A Hamilton man was so angry that his son wasn't playing the position he thought he should be, he headbutted the coach.

Jason Noel Root, 45, was labelled a "total disgrace" in the Hamilton District Court today by by Judge Garry Collin, who was unimpressed with Root's actions at a Hamilton school on June 27.

The court heard Root was on the sidelines watching his son and his St Johns College U14A rugby team train at the school field.

Noticing his son was playing at centre instead of second-five, Root abused the coach and threatened to punch him in the head.


Afterwards, Root realised what he'd done and apologised to his son's teammates.

However, instead of going home, Root spied the coach in the car park and approached him.

He again started yelling and swearing at him and the pair ended up face to face. Root headbutted the victim, hitting him on the left cheek.

The victim put his hand up to try and ward him off, but Root moved closer and punched the coach on the side of his jaw with a closed fist.

Root continued to follow the victim who was backing away, with the pair ending up in the middle of the field.

The pair exchanged punches as the victim tried to get some distance between them.

The melee was eventually broken up when members of the senior rugby team approached them.

Root continued to abuse the victim yelling that he would "finish it off in the carpark".


When questioned by police, Root admitted getting angry but denied headbutting him.

Root's lawyer Kerry Tustin said her client had been shaken by the incident so much that he "appeared to now have a nervousness in his voice that he had not noticed before".

"So hopefully this is the salutary lesson that he needed to have."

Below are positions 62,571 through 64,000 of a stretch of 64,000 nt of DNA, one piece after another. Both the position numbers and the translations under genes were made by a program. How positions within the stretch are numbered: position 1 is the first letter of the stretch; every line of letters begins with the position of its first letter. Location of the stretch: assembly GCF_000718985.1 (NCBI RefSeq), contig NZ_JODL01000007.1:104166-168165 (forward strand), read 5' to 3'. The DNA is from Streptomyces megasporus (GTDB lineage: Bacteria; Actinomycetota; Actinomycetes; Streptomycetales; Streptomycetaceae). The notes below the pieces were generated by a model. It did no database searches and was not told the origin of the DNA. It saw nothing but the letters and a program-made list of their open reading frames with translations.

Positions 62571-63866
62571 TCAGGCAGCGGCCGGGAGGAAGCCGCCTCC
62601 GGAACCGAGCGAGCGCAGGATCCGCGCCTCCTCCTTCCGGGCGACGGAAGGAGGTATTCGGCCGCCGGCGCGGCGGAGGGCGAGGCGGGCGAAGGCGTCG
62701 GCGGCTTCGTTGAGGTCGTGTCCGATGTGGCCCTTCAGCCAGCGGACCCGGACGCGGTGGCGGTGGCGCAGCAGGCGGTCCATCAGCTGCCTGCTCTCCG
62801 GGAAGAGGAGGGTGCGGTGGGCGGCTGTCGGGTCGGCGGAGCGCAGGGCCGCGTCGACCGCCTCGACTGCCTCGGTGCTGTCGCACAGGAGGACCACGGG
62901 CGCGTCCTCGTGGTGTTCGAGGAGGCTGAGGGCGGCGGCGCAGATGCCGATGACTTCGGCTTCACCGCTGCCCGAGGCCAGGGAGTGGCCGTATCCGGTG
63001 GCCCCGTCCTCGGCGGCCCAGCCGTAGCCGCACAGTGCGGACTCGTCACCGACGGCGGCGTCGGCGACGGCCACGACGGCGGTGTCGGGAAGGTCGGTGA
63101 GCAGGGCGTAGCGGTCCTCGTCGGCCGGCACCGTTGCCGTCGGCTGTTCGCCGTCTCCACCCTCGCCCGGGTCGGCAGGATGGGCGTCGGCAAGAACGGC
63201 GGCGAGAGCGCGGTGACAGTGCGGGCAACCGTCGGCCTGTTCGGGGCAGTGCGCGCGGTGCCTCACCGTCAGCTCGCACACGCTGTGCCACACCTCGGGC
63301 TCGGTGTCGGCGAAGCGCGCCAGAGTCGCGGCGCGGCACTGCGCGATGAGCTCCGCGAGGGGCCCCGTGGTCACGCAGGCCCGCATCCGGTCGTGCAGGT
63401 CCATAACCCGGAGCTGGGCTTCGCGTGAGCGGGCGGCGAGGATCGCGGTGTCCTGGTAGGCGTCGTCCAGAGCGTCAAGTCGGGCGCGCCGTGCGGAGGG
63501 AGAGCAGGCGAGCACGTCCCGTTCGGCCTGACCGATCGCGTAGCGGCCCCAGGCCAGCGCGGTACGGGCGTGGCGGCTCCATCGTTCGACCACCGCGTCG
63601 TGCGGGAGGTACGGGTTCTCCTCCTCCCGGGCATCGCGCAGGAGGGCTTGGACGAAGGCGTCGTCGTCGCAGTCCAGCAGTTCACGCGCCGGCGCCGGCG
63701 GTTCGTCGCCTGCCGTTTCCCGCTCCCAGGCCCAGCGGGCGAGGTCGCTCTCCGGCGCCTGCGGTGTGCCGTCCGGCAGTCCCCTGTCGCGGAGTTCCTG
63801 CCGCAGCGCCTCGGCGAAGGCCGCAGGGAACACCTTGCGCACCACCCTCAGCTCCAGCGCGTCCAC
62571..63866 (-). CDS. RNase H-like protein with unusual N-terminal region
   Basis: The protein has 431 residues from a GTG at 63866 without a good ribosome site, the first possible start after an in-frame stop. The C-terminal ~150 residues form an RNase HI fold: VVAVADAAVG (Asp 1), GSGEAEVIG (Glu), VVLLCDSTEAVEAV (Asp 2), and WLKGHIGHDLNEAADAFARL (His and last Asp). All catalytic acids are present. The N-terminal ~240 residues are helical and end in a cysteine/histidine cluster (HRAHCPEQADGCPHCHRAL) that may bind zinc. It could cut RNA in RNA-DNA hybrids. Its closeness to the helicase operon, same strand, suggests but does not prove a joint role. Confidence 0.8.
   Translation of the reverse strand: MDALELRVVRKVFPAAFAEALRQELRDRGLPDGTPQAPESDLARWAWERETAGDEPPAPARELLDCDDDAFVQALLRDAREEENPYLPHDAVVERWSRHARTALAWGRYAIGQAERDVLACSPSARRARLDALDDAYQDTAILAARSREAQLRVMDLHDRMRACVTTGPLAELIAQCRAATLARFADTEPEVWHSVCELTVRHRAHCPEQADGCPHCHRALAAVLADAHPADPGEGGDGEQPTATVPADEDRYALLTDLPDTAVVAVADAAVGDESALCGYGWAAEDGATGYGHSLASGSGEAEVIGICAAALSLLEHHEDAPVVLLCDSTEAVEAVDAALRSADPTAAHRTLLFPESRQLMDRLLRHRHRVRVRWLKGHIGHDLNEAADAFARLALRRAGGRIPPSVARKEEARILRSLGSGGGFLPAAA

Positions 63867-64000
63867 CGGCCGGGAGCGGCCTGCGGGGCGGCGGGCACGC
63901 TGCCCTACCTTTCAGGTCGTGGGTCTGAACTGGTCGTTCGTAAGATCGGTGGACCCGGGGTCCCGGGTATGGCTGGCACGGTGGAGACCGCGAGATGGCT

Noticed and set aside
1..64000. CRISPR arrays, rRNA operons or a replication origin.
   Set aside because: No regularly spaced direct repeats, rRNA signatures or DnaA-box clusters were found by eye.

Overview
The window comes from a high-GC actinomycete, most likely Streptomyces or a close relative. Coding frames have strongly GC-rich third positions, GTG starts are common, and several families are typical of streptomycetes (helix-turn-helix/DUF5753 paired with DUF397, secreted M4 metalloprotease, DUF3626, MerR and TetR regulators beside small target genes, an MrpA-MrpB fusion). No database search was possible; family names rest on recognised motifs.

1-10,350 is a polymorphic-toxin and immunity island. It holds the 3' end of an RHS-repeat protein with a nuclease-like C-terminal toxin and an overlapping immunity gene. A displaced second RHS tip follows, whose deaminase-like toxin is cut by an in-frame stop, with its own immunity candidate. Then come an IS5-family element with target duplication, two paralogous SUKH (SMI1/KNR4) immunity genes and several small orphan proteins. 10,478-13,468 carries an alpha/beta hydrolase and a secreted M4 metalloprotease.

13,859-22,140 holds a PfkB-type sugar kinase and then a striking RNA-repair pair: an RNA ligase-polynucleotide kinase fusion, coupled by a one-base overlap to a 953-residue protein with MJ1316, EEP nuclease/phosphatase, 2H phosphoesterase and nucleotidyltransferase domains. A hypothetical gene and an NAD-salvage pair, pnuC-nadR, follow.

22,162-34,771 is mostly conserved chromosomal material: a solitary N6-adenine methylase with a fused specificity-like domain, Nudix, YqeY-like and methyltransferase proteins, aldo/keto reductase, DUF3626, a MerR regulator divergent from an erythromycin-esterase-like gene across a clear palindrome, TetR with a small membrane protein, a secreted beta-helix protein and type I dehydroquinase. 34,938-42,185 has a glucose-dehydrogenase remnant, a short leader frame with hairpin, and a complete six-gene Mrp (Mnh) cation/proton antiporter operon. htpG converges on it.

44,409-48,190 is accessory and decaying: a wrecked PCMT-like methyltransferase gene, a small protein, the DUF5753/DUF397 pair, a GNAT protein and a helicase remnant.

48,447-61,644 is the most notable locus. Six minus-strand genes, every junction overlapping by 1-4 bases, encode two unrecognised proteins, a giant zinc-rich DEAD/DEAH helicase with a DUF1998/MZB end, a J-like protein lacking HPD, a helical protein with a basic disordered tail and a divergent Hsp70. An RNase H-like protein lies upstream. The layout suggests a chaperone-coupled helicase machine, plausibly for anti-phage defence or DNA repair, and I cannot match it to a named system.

Root got a dressing down by Judge Garry Collin during sentencing on a charge of common assault in the Hamilton District Court this afternoon.

"You are the worst kind of parenting nightmare on the side of a sports field. You are the very type of person that no team and no coach wants to have watch their child play. This is a total disgrace and you should be ashamed of yourself."

The judge said a term of prison was justified however he was saved by pleading guilty, and although he had a history of violence and intimidation, he had not appeared in court since 2004.

"I am glad to be advised that you have been trespassed from the sports field for two years. It is a pity it is not longer," he told Root.

The judge said the victim was still traumatised by what happened and was acting in a voluntary capacity.

"He is there to help your child and other children to learn to play a game which they enjoy playing, a type of game which can be ruined by someone like you. He is now considering quitting coaching because of what you did."

Judge Collin sentenced Root to 80 hours' community work, nine months' intensive supervision which will be judicially monitored and to pay $500 emotional harm reparation to the victim.